This article is more than 1 year old
Security hardened, pah! Expert doubts Kaymera's mighty Google's Pixel
Kaymera: building on shoulders of a giant, claim
The arrival of a security hardened version of Google’s supposed "iPhone killer" Pixel phone from Kaymera has received a sceptical reception from one expert.
Kaymera Secured Pixel is outfitted with Kaymera’s own hardened version of the Android operating system and its security architecture.
This architecture is made up of four layers: encryption, protection from malicious downloads, a prevention layer that monitors for unauthorised attempts to access OS functions (such as microphone, camera or GPS), and a detection and enforcement layer that monitors, detects and blocks malicious code or misbehaving apps. Independent mobile security experts have questioned whether the technology offers much by way of benefits over that offered by native Pixel smartphones.
But professor David Rogers, chief executive of Copper Horse and a Lecturer in mobile systems security at the University of Oxford, questioned what exactly is new. “Many of the proposed functions are already in-built into Pixel (examples below), so what are the extra benefits Kaymera offers?”
For example, Pixel has full device encryption and file-based encryption, backed by TrustZone. Plus, as it's Google’s own phone, Pixel is first in line for patching - an important security defence in itself. “Pixel has many other functions and capabilities built over many years including Position Independent Execution (PIE), Address Space Randomisation Layout (ASLR), SE Linux and so on,” Rogers added.
Kaymera responded that its kit offered benefits on this front by enforcing security controls built into Pixel but not actually enforced.
Oded Zehavi, Kaymera chief operating offficer, told El Reg: “In places where Google has good enough security, we leverage the existing functionality (in many of the examples given here, the functionality is not actually enforced. In these cases we enforce and prevent disabling of the security functionality by negligent users or malicious hackers).”
Third-parties building on Google security do not have a good track record in this space (including Blackphone) in terms of getting their own code secure and tested properly, including updates. Rogers is unconvinced that Kaymera will do any better with hardening Pixel than others have done with hardening Android.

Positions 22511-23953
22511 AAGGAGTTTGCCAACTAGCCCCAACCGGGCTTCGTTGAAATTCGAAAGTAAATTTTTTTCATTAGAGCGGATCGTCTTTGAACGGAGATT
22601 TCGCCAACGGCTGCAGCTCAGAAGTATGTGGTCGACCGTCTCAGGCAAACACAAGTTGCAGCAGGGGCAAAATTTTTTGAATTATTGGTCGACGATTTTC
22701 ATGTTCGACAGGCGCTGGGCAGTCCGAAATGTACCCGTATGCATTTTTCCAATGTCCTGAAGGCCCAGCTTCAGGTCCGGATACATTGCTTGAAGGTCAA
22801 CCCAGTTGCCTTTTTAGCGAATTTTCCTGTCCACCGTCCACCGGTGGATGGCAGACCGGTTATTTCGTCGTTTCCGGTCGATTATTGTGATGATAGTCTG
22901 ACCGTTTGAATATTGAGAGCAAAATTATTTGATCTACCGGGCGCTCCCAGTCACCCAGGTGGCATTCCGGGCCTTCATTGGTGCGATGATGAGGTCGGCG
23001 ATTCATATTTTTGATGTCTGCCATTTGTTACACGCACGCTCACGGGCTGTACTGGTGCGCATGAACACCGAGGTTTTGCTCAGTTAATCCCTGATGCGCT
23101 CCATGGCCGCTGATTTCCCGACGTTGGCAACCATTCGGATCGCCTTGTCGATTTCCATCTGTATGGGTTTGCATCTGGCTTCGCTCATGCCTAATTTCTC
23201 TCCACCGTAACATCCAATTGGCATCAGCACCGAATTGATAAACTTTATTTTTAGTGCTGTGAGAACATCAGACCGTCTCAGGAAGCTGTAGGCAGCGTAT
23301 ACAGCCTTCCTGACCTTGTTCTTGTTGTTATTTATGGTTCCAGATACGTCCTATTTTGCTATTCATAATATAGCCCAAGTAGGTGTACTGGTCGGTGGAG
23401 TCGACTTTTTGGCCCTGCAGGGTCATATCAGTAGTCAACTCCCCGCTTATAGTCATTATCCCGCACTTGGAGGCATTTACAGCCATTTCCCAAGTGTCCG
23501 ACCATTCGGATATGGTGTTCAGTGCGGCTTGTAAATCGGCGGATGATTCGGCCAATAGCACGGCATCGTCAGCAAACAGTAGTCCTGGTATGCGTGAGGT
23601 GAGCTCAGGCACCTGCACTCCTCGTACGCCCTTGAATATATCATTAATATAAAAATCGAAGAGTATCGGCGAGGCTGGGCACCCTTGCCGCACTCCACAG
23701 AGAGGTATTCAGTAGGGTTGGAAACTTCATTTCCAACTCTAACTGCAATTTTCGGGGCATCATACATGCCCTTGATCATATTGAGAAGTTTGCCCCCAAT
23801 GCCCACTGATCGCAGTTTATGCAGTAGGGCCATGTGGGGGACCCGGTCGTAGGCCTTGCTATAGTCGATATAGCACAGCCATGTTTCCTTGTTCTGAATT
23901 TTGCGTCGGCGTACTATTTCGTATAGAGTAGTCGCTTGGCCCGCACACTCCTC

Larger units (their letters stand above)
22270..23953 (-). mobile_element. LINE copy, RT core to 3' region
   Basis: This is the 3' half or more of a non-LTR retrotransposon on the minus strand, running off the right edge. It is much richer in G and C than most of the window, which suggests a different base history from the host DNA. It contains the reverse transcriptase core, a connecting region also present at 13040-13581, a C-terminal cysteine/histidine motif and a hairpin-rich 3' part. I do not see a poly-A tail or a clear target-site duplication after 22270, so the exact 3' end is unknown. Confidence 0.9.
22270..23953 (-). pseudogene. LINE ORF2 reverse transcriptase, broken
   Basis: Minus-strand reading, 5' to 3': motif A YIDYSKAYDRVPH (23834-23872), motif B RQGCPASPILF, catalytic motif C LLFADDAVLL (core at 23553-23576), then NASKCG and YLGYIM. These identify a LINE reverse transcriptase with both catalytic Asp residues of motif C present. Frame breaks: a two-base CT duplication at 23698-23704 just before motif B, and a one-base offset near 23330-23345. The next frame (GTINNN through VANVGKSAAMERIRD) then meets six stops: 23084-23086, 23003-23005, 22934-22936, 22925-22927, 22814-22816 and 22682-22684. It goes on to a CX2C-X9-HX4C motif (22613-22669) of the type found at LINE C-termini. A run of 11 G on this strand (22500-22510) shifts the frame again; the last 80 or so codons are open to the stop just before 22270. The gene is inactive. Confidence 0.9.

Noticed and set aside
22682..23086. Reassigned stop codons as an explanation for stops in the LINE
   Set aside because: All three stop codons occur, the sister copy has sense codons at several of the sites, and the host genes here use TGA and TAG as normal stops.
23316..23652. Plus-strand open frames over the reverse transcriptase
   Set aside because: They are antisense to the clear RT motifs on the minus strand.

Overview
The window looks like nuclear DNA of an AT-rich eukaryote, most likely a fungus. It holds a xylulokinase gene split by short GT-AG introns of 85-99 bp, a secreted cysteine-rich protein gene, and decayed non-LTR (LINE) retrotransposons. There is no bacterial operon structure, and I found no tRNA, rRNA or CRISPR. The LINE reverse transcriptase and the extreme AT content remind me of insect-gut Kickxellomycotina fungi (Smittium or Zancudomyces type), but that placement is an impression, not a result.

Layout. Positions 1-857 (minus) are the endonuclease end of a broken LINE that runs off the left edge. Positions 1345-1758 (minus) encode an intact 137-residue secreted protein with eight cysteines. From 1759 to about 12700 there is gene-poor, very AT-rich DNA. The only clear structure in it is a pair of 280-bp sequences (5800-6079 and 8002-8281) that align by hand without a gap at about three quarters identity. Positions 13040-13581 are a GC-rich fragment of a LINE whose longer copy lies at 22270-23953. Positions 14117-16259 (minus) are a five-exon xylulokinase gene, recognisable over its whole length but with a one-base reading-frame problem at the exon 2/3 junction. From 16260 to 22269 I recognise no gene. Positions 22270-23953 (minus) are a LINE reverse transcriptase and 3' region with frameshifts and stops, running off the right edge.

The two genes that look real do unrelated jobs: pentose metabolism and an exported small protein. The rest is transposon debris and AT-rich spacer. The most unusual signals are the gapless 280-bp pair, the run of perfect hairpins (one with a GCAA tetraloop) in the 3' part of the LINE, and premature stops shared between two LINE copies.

Zehavi responded that Kaymera devices have been tested to the most rigorous standards by governments around the world. “As a philosophy we always have more than one security layer against any attack vector hence we don’t trust any single security measure including Google security measures. For example, our prevention layer feeds with fake resources any payload that may overcome the OS hardening and get loaded onto the device,” Zehavi said.
Rogers remains unconvinced about the security proposition of the Kaymera Secured Pixel, especially in the absence of NCSC certification or US security certification. It’s more like “some kind of Chimera rather than a Kaymera,” he cuttingly concluded.
“If Kaymera really want to protect against comms interception, low-level malware attacks and so on, they would have to build some kind of firewall and introspection capability,” Rogers said. “To do that they would need access inside the Radio Interface Layer and also to processes and app data.”
“Google’s security architecture does not allow this unless you ‘roll your own’ in a big way, creating your own device and modifying the AOSP [Android Open Source Project] code to deliver a bespoke device,” he added.
Creating a bespoke device risks undoing Google’s security controls, Rogers warned. “Application sandboxing and isolation [are] there for a reason, including enforcing the Principle of Least Privilege,” he said.
The Israeli manufacturer said it had been careful to add extra security without breaking Google’s existing controls. Zehavi explained: “Even though we embed our code deep into the AOSP code in layers that are beyond what regular applications can reach, we do not break any existing Google security measures including the sandboxing etc. Instead, we add extra measures across the board that, as mentioned, leverage the existing mechanism but bring the device to a total different level of security which cannot be achieved via the application layer alone.”
Rogers responded: “They admit to using AOSP which I guess means they self-sign the build of the device themselves. That then comes down to a question of trust in who is digitally signing the product (that gives that signer access to absolutely everything, the radio path, the private data, the lot).“
The Kaymera Secured Pixel is aimed at business and government customers prepared to pay for extra to avoid the security weaknesses associated with the ‘off the shelf’ Android operating system. The device retains the original Google device’s purpose-built hardware, features and ergonomics. Users can, for example, still use the fingerprint scanner. Kaymera devices are centrally managed via the company’s management dashboard, enabling easy enforcement of security policies on the smartphone.
Kaymera’s secured Pixel phone is available immediately.
Kaymera was started in late 2013 by the founders of NSO, the surveillance tech provider whose legitimate iPhone spyware malware was used to target the phone of UAE human rights activist Ahmed Mansoor in August 2016. The spyware caused Apple to rush out emergency software patches, to plug vulnerabiliies in its iOS mobile operating system.
The Israeli firm is open about its roots. If NSO is a ‘poacher’, selling surveillance tools to governments, then Kaymera is the gamekeeper, its pitch runs. “I’m not sure I can buy in to the poacher turned gamekeeper thing here and I would rather trust Google in this case,” Rogers concluded. ®